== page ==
Level Up Update: Visiting Meridian High School
Written by Jenica Hallman, CJE
Think back to early March. It may seem a lifetime ago, though in reality it was only a couple of weeks. School was still in session. There was no quarantine. No one thought to wear facemasks, and toilet paper could be easily found on the well-stocked shelves of your nearest supermarket. It was during this time that Mike Taylor, CJE, went to visit our Level Up winner, Meridian High School, for their first in-person visit on a cold Thursday afternoon.
The visit began with a discussion of expectations and a podcast – be sure to listen to the podcast at walsworthyearbooks.com/podcasts – before they moved on to looking at some of the staff’s work.
“This is a fall delivery book, so a lot had not actually been committed to paper,” Taylor said. “We discussed the cover and made a few tweaks, then it was ready for their rep, Lori Mortland, CJE, to turn in.”
They continued by tackling the endsheets and opening theme pages, adding some 2020 design inspiration. One simple change Taylor feels will have major impact is the introduction of columns and grids. He gave the staff a lesson on how to use them, and as a group, they applied those concepts to the opening pages.
“Mike was insanely helpful,” Meridian adviser Sheila Moore said. “We walked through our book on a big-screen, and Mike gave his honest feedback. As a group, we talked with him about necessary changes and how to try some different concepts. One staff member made these changes on the big screen, and the group talked about what they liked/didn’t like. We loved that all team members were on the same page, guided by the same knowledge. As a club, it’s difficult to find the time for all members to be together, working on the same concept. We learned how important this practice was to the cohesiveness of the group.”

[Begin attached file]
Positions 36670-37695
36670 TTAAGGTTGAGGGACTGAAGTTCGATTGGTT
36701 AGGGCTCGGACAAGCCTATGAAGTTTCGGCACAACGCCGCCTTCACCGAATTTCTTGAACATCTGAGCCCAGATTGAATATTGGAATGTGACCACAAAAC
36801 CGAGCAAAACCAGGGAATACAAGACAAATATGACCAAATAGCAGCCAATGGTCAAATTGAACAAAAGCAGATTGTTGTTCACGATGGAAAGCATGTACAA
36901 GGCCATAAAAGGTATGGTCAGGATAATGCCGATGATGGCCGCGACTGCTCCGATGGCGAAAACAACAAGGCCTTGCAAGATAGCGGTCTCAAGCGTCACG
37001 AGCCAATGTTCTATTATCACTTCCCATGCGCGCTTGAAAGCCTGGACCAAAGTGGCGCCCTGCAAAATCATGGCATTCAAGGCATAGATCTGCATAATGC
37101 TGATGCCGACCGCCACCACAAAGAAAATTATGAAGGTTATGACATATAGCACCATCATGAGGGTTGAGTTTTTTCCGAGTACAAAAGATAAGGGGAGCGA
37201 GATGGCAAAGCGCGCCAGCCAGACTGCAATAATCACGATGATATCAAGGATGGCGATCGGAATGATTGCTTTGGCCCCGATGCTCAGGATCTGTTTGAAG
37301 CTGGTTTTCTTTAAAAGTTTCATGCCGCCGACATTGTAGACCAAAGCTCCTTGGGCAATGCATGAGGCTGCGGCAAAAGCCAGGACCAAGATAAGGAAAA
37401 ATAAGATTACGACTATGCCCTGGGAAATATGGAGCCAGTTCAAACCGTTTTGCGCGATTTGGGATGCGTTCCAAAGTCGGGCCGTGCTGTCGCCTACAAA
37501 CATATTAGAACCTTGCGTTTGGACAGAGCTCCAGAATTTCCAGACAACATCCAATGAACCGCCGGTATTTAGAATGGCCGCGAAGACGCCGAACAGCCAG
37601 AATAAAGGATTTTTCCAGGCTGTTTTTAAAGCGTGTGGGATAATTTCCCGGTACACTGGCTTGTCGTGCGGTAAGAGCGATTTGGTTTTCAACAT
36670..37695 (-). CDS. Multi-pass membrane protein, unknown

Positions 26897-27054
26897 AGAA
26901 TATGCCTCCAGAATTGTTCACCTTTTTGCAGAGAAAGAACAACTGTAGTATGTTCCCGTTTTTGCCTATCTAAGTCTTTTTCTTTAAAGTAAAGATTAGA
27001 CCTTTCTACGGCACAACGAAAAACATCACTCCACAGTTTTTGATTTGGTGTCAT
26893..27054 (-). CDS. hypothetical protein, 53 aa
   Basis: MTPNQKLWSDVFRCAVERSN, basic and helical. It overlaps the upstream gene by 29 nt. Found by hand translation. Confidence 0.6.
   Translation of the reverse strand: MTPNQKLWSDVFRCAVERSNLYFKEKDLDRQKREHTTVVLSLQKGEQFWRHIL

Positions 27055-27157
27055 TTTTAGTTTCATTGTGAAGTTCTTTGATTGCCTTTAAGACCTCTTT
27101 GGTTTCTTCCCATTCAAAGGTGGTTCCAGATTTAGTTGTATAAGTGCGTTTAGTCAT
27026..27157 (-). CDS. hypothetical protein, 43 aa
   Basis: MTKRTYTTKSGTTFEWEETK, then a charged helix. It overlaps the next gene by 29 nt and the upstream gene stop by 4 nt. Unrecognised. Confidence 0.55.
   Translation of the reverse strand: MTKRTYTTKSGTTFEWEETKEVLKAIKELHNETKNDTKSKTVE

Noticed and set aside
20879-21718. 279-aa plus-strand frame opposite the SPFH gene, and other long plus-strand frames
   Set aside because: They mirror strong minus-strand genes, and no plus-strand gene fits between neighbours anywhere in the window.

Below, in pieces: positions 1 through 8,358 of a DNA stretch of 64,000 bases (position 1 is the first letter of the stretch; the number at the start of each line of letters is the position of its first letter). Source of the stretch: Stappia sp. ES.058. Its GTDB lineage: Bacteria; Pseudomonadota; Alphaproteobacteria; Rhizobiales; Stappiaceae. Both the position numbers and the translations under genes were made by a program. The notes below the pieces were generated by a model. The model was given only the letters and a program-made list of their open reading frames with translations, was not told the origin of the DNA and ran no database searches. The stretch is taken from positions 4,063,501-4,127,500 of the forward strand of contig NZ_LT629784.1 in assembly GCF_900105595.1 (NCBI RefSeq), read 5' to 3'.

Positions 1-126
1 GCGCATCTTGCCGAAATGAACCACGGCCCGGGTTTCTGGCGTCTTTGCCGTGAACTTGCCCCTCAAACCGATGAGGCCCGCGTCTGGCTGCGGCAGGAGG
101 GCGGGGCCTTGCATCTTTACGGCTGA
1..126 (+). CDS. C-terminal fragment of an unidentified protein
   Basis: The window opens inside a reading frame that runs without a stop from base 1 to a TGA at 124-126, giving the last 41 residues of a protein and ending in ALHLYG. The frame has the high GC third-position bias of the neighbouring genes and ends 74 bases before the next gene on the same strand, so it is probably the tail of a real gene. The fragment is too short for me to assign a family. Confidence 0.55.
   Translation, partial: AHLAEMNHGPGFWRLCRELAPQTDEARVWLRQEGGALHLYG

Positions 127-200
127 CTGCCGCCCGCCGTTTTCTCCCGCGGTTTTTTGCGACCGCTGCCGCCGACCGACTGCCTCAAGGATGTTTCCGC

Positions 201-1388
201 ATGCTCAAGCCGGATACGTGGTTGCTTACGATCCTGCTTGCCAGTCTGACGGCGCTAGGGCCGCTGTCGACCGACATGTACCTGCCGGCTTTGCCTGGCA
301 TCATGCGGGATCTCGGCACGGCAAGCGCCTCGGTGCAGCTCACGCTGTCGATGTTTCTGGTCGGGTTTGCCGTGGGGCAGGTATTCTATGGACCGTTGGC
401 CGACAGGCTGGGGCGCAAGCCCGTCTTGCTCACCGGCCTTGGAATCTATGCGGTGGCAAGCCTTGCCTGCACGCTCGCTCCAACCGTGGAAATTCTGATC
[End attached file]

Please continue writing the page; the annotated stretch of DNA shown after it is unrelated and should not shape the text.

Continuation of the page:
After a dinner break in the school cafeteria full of food, videos, new Level Up raps and TikTok dance parties – videos guaranteed to brighten anyone’s day with their sweet dance moves – they were back to work, incorporating Taylor’s advice and tailoring (no pun intended) their layouts accordingly.
“Most of the changes were to design,” Moore said. “We had a lot of mods that were the same basic size and shape. We ended up designing some new elements to use with our spreads.”
Mortland recognized their struggles as common themes that many schools experience.
“[They were] trying too hard to include graphics from their cover on EVERY spread. Mike showed them ways to work the theme graphics in without it being overdone,” Mortland said. “Mike covered design and style concepts they can use this year and in future books.”
“The biggest change we made was structuring the book to tell a story,” Taylor said, mentioning that the staff and book were already impressive. “They have very strong photo, as [staff members] Robert and Gabby had taken some classes at national JEA and Illinois state JEA events.”
Friday started with doughnuts and drinks from Starbucks.
“Most of the morning I worked with individual groups to get as many of them to understand using white space, type and strong photos as possible,” Taylor said. “As a staff, we then built some showstopper spreads, mods and headline designs. Finally, we recorded a video for the school and the second part of my podcast before leaving.”
“I feel the design of the book has come a long way,” Taylor said. “The staff and adviser are very excited, and all are working toward making the book the best possible.”